Phils can't solve Lester, Sox in shutout

Phils can't solve Lester, Sox in shutout

PHILADELPHIA -- They met in 2002, when Jamie Moyer was an established starting pitcher for the Mariners and Jon Lester an impressionable high school senior at Bellarmine Prep in Tacoma, Wash.

Arranged by Seattle's groundskeeper, who knew the Lester family, something about the kid struck Moyer.

"He was a big, left-handed kid," Moyer said. "I heard he was a good pitcher. Shortly after I met him, he got drafted by the Red Sox."

And shortly after that, in 2006, the hard-throwing southpaw debuted for Boston. Moyer casually followed the kid's career through the Minor Leagues and rooted hard for him to beat non-Hodgkin's lymphoma.

On Tuesday, Moyer saw for himself how good the kid had become. A day after the Phillies pounded the defending World Series champions, Lester silenced their bats in a 3-0 win at Citizens Bank Park.

In his fifth start since no-hitting the Royals on May 19, Lester scattered the six singles over seven shutout innings, though he needed a double play from Carlos Ruiz to escape potential trouble in the second. Lester walked one and struck out five. Hideki Okajima and Jonathan Papelbon did the rest, with Papelbon fanning the side in the ninth.

"He threw the ball well," Moyer said. "It was the first time I've seen him pitch in person. He made it here rather quickly. I tip my hat to the guy. He's battled through cancer. He's an inspiration and he's getting what he deserves. If he can keep his health, he's going to have a long career. He's a fine pitcher."

So fine that he defeated Moyer, a pitcher who hadn't lost since May 10 in San Francisco, nine days before Lester's no-hitter. Moyer entered the game in a groove, having posted a 1.35 ERA in his previous two outings, including eight shutout innings on Thursday against Florida.

Moyer had been 5-0 in his past five decisions, and the Phillies had won his previous six starts, outscoring opponents, 56-18. With uncharacteristic wildness, the veteran lefty walked a season-high five. The Red Sox got to him in the second when Coco Crisp smacked a two-run homer.

"Their game plan was to make him throw the ball over the plate and work the count," manager Charlie Manuel said. "They were very patient with him."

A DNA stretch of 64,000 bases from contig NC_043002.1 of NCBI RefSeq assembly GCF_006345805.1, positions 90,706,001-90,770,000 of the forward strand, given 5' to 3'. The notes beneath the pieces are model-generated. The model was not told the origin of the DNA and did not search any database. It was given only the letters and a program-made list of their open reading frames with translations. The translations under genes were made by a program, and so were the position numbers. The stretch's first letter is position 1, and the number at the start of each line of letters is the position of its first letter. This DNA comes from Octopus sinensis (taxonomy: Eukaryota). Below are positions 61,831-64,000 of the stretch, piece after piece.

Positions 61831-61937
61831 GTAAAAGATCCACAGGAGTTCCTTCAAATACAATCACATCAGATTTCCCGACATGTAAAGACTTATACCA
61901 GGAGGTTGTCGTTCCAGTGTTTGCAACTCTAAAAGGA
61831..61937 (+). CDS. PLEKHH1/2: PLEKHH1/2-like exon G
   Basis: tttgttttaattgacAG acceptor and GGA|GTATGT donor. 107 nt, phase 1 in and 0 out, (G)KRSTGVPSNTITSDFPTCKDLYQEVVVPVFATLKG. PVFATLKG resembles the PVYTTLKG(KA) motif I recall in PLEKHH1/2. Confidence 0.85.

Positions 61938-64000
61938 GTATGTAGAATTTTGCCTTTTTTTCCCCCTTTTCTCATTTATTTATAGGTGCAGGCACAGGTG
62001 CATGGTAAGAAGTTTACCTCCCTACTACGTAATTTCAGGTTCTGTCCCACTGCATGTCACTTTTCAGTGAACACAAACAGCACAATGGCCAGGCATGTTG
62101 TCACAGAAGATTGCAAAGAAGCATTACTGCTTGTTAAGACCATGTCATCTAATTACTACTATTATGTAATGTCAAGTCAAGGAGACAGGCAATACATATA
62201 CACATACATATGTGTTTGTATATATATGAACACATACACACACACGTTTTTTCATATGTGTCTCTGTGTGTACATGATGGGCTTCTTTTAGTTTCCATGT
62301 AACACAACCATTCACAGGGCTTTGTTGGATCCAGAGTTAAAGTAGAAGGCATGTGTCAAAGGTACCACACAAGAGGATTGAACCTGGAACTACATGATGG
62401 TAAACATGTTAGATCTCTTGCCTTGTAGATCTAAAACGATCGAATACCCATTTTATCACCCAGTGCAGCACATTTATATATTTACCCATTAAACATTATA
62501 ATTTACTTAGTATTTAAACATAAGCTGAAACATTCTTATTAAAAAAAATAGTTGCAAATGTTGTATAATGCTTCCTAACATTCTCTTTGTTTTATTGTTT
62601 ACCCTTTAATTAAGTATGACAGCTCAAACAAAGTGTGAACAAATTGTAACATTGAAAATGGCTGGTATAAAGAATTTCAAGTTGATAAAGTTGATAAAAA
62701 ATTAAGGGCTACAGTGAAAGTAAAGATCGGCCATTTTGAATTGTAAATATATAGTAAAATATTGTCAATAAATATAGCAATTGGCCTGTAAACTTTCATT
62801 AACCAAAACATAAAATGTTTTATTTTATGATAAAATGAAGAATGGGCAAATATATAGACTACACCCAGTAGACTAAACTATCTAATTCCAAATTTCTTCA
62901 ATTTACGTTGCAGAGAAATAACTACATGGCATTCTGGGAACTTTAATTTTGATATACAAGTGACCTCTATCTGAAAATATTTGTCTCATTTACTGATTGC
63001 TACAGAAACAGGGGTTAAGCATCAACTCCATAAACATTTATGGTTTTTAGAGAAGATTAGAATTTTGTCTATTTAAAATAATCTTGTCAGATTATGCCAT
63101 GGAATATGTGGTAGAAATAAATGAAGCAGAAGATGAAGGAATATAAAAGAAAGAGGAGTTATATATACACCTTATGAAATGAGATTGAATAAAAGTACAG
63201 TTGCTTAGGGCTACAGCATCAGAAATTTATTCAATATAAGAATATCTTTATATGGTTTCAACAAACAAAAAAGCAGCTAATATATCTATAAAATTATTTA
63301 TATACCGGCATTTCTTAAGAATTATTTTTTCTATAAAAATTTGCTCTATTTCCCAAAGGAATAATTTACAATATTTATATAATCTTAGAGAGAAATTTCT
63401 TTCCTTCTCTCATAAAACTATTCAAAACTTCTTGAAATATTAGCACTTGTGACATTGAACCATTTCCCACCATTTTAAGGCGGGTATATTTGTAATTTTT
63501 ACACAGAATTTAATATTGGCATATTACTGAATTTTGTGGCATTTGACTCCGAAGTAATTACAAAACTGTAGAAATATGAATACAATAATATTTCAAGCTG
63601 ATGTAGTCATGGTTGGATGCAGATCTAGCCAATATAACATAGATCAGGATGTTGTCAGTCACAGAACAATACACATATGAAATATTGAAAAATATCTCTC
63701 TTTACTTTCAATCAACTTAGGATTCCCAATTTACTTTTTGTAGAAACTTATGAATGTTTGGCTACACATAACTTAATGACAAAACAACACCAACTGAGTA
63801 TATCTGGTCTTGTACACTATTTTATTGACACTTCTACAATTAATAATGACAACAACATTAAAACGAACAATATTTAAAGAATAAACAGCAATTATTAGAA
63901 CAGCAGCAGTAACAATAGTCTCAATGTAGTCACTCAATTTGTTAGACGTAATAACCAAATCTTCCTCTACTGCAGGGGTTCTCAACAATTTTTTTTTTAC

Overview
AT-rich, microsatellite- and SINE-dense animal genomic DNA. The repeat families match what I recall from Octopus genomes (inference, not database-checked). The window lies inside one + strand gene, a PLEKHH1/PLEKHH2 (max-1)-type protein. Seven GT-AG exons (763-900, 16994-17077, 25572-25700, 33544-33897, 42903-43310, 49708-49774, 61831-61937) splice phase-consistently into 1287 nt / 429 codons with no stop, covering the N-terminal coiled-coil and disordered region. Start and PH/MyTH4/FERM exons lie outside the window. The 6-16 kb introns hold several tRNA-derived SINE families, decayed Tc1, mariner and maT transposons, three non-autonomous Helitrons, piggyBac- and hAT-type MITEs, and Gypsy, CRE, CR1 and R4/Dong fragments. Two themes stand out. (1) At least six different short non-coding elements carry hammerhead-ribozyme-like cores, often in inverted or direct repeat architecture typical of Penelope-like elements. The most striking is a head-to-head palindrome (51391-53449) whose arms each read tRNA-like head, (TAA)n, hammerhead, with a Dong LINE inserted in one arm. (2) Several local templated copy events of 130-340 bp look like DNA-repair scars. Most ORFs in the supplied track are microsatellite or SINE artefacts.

Asked if he felt Boston was forcing him to throw more strikes, Moyer deferred.

"I forced myself to," Moyer said. "I didn't have good command tonight, especially in the first three innings. That was the worst command I've have in a long time. That was the difference in the game. It started to come back in the fourth and the fifth."

By then, Moyer had amassed 106 pitches, and was lifted for Ryan Madson, who allowed Boston's third run in the sixth.

"If you got the stuff that I feature, and don't have command, it's not conducive for a quality outing," said Moyer, who fell to 6-12 in his career against Boston. "Without command for me, it makes it a difficult night."

Lester made it difficult for the Phillies, moving his mid 90s fastball around and mixing in his offspeed pitches.

"He was very aggressive with his cutter," Shane Victorino said. "He was around the zone and wasn't afraid to throw his pitches, different pitches in different counts."

That combination wasn't good for Philadelphia's struggling hitters. Ryan Howard, who had hit .500 in his past four games, whiffed four times. Chase Utley went 0-for-4 to run his hitless streak to 0-for-16.

With the series finale on Wednesday, the Phillies must win to avoid losing their third straight series.

"We need to take each game for what it is," Moyer said. "We've got to find a way to play well, to play consistently. We're over .500, we're being chased, but there's a lot of baseball left. We don't need to look behind us. We need to look ahead of us and continue to play good baseball."

Ken Mandel is a reporter for MLB.com. This story was not subject to the approval of Major League Baseball or its clubs.